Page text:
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What so proudly we hailed.

To: Singers of America
From: Kurt
Date: Jan. 21
Subject: Land of the free

Hey, guys:

You’re doing a great job. Really crushing it out there. Believe me.

But there’s a little matter we need to discuss — just a bump in the road, really.

I’m hoping to have it cleared up by the time pitchers and catchers report, and I’m going to need all of your help.

It has to do with “The Star-Spangled Banner.”

Specifically, it has to do with the last line of “The Star-Spangled Banner.” You know how it goes (even if you couldn’t quite remember it that one time before the JV football game):

“O’er the land of the free / and the home of the brave?”

You’ve probably heard singers break the word “free” into two syllables, and take the second one up four extra notes to the octave.

In fact, you probably saw Beyonce doing it at the presidential inauguration this morning. You probably thought: Ain’t no thing. I could do that.

Please don’t.

Here’s why:

1. That high note? It’s not in the song. The national anthem is not a vehicle for improvisation. Sing it like it’s written.

Seriously: The world is full of songs you can screw around with without repercussion, from “This Land Is Your Land” to “Mairzy Doats” to “Quando, Quando, Quando” to “Chuck E.’s In Love.” You wanna color outside the lines? Stick to one of those.

2. That high note? It’s not creative. It’s been done enough times that it will never be original. But at the same time, because it’s an affectation, it will never seem authentic. That’s the worst kind of gray area to get stuck in.

Going high on the “free-eeee” is like being the fifth girl in to a high-school slap fight. You’re not doing it ’cause the principle moves you; you’re just doing it ’cause everyone else is.

3. That high note? It’s not necessary. For anyone who’s paying attention, “The Star-Spangled Banner” is a perfectly affecting song the way it’s written. It doesn’t need to be kicked up a notch by vocal showboating. (And indeed, it usually isn’t. See No. 2 above.)

4. That high note? It’s not in your range. Have Beyonce’s pipes? Maybe you can pull it off. Filling in at the Little League opening ceremony because the other singer in town has to man the snack booth? Trust me: Try for that high note, and no one there will ever look at you again without smirking.

Thank you in advance for your cooperation on this important national matter. I’m glad we could get this ironed out.

Now, let freedom ring!

– KWB

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6 responses »

  1. May it amuse you to know that when Francis Scott Key wrote The Star Spangled Banner at the battle of Fort McHenry in the War of 1812, he wrote it as a poem – no music, and it became quite popular across the U.S., such as it was in the 18-teens. Frank’s brother later figured out that the poem scanned with the melody of theme song of the English “Anacreontic Society”, an English upperclass men’s drinking club of the last half of the 1700s. People began singing “The Star Spangled Banner” to this melody. Just think – we couldn’t have invented baseball without it!

    The original song was called “To Anacreon in Heaven”, something you’d bellow and raise your glass to, words by Ralph Tomlinson, music by John Stafford Smith. For the record, Anacreon was a Greek poet (582-485 BC) who wrote about the joys of drinking, love and revelry.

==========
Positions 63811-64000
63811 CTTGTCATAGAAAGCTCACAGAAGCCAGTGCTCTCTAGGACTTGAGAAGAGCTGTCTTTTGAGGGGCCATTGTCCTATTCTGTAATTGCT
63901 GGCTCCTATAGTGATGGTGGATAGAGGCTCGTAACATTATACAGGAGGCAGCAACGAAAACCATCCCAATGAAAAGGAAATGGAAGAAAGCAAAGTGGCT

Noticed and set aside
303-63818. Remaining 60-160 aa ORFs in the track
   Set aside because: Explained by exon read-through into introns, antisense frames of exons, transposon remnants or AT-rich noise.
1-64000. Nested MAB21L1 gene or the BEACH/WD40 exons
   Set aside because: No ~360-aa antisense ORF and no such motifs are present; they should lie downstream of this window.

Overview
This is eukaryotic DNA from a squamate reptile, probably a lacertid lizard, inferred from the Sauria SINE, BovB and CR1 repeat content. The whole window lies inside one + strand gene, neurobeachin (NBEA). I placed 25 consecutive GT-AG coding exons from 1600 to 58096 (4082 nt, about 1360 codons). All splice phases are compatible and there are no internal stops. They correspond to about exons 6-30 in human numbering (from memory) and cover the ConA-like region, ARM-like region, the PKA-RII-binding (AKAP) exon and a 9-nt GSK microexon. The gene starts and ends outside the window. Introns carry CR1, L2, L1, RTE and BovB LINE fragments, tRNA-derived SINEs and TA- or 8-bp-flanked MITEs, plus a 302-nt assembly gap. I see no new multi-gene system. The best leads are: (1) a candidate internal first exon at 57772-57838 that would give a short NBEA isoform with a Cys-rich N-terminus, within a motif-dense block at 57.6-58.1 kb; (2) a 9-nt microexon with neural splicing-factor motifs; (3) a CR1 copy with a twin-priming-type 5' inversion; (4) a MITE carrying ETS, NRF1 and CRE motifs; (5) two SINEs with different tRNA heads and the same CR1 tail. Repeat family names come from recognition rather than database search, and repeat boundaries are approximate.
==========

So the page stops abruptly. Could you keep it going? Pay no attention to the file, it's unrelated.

Here is the first verse of To Anacreon in Heaven. Try singing it along with Beyonce, without the high note!

    To Anacreon in heaven where he sat in full glee,
    A few sons of harmony sent a petition,
    That he their inspirer and patron would be,
    When this answer arrived from the jolly old Grecian:
    Voice, fiddle and flute, no longer be mute,
    I’ll lend you my name and inspire you to boot!
    And besides I’ll instruct you like me to entwine
    The myrtle of Venus and Bacchus’s vine.

    I’m sure nobody went up the 4th on VeNUS!

    Reply
  2. Okay, okay you’re right. But I LOVE Whitney Houston’s version. I know, I know – it’s just what you described above, but it makes me tear up. Every time.

    Reply
    • I might just be a crabby SOB.

      For the record, I have also never liked Ray Charles’ version of “God Bless America” — I think he oversang the shit out of it, littering it with every inflection and ad-lib he could think up.
      But social media leads me to believe I may be the only person anywhere who thinks this.

      Reply
  3. No Ray Charles?!?! Ouch!! Well, no judgment of crabby from me – really, each to his own. I have to admit I know the whole history – slavery, 3/5 human, Jim Crow – in my heritage makes me a little ambivalent singing along with “free” in these songs. I feel like it does apply to me and yet it doesn’t; its for me, but not. So when someone sings one of these songs, giving it something of their own, I understand where they may be coming from. Mind you, a lot of the heavy handed, showboating is not what I’m referring to. I hate that, too, because it is a bunch of shit and very self-aggrandizing. I mean that soulful, pleading, reluctant but hopeful feeling that conveys the desire to be a part of something that you are not quite sure wants you. It can be like getting the holy ghost or singing with a longing for love; both of which can make you say to hell with the right notes.

    BUT, when it’s just affect – yeah, I’m with you. They should shut it.

    Reply
  4. Only Marvin Gaye gets to change the notes of the National Anthem. Mic drop.

    Reply

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